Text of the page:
Hannibal’s early episodes demonstrated an affinity for horror, realised in thick brushstrokes of sumptuous gothic tableaux and direct references to horror classics like The Shining. That horror focus has diminished, but not disappeared, as the season has continued, fleshing out both its characterisation and serialisation.
“Buffet Froid” serves as a return to elegant, unnerving horror; the opening scenes, with ghostly, damp footprints across the ceiling (and floor) leading to gruesome murder as every child’s nightmare became reality, could have been the centrepiece of a good supernatural horror movie. The show’s control of atmosphere was once again flawless, thanks in large part to a precise use of music – the way the soundtrack mirrored the cacophony of an MRI machine in later scenes was an excellent example.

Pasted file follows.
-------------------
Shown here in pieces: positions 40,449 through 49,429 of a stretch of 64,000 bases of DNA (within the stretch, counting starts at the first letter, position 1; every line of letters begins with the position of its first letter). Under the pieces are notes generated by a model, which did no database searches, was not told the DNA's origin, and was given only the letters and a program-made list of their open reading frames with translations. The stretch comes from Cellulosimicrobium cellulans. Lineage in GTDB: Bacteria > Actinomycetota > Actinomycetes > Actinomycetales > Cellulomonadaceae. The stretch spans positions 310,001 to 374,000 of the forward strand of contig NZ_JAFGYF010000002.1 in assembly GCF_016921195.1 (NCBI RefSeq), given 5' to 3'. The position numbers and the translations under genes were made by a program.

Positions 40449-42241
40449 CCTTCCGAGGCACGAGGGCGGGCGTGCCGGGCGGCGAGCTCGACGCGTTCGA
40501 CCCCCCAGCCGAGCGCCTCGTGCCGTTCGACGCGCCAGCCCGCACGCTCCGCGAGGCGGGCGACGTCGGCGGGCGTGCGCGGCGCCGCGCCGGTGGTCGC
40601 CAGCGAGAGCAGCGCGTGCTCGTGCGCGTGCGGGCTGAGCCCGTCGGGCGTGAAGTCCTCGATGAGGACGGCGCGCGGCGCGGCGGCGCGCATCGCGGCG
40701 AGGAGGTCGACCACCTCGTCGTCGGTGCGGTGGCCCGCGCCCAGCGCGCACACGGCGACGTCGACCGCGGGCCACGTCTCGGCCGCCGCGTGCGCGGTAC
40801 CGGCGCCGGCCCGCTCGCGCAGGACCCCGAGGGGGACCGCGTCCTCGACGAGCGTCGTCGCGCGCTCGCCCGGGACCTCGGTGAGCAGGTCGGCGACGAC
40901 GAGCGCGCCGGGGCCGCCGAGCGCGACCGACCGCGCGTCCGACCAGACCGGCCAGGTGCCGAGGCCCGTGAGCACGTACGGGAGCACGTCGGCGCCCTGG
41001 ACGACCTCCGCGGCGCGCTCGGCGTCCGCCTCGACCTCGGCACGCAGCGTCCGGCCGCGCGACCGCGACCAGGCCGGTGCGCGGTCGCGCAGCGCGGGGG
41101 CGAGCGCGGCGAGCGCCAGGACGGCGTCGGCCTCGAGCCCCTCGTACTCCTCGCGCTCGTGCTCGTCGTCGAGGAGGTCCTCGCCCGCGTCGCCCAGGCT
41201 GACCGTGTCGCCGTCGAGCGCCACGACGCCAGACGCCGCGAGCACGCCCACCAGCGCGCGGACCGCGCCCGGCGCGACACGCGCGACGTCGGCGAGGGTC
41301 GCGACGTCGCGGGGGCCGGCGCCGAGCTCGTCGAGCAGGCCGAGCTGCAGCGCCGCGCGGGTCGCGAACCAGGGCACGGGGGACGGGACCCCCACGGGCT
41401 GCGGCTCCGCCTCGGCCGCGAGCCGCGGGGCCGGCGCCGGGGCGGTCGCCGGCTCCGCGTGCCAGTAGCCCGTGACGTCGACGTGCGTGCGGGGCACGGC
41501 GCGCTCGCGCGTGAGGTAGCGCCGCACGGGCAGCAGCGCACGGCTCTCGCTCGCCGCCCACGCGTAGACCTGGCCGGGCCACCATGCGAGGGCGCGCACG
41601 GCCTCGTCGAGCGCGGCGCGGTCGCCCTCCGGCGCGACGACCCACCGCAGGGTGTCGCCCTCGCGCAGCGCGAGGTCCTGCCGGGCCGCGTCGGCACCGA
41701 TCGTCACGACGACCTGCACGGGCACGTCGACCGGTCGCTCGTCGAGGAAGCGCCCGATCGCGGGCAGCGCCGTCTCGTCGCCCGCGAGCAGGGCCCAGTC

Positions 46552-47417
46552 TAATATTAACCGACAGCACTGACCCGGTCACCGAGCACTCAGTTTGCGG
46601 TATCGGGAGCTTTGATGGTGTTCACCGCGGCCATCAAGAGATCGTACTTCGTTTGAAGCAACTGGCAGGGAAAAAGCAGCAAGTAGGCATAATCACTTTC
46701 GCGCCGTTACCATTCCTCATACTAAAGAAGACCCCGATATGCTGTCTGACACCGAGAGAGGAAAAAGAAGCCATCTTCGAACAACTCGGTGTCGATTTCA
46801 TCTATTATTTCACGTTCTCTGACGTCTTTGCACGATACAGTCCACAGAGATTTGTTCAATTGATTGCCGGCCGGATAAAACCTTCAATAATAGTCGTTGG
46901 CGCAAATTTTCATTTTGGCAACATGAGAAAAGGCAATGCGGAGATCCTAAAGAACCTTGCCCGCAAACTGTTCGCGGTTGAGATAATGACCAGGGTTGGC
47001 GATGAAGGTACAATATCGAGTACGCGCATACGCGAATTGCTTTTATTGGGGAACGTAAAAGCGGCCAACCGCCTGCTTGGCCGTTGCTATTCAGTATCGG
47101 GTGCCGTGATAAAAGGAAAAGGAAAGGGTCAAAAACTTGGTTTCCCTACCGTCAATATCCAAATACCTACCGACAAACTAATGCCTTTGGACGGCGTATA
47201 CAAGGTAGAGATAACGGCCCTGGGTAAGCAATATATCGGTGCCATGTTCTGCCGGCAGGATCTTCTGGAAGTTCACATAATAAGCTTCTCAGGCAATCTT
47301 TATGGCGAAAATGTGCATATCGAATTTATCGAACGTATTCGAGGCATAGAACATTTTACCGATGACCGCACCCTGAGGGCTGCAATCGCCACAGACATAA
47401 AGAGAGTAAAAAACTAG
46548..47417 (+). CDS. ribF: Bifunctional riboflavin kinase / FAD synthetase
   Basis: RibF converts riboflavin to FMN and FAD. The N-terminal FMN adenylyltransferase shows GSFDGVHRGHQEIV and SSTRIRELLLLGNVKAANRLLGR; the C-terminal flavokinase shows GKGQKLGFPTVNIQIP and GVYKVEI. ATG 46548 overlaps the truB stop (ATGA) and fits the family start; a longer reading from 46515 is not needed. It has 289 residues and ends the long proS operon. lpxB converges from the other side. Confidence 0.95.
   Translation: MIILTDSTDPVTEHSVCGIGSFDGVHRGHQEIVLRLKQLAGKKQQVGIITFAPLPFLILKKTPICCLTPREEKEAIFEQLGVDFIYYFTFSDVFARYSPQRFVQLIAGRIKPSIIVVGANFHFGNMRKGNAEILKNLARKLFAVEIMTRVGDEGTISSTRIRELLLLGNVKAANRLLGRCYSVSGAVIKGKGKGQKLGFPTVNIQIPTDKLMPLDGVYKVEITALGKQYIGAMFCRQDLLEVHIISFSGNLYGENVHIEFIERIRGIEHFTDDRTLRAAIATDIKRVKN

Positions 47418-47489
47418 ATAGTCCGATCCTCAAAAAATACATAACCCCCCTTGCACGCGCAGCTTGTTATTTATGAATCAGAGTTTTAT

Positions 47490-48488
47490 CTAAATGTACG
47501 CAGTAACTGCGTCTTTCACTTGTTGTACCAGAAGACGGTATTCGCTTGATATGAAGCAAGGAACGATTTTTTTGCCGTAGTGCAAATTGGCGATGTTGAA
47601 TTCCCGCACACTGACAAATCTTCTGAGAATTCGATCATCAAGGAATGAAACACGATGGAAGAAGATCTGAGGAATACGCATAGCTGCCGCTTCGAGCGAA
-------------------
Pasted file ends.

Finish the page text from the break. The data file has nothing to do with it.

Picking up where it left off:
The episode was spare and desolate, appropriate given its true focus was not the boogeyman under the bed but the spectre of mental illness, an undercurrent helped along by the sinister hand of Dr Lecter and culminating in a perfect scene between Will and the “boogeyman,” a damaged girl named Georgia. Overall, an interesting, well-made episode, though not as gripping as the last few.
In related (excellent) news – Hannibal was just renewed for Season Two!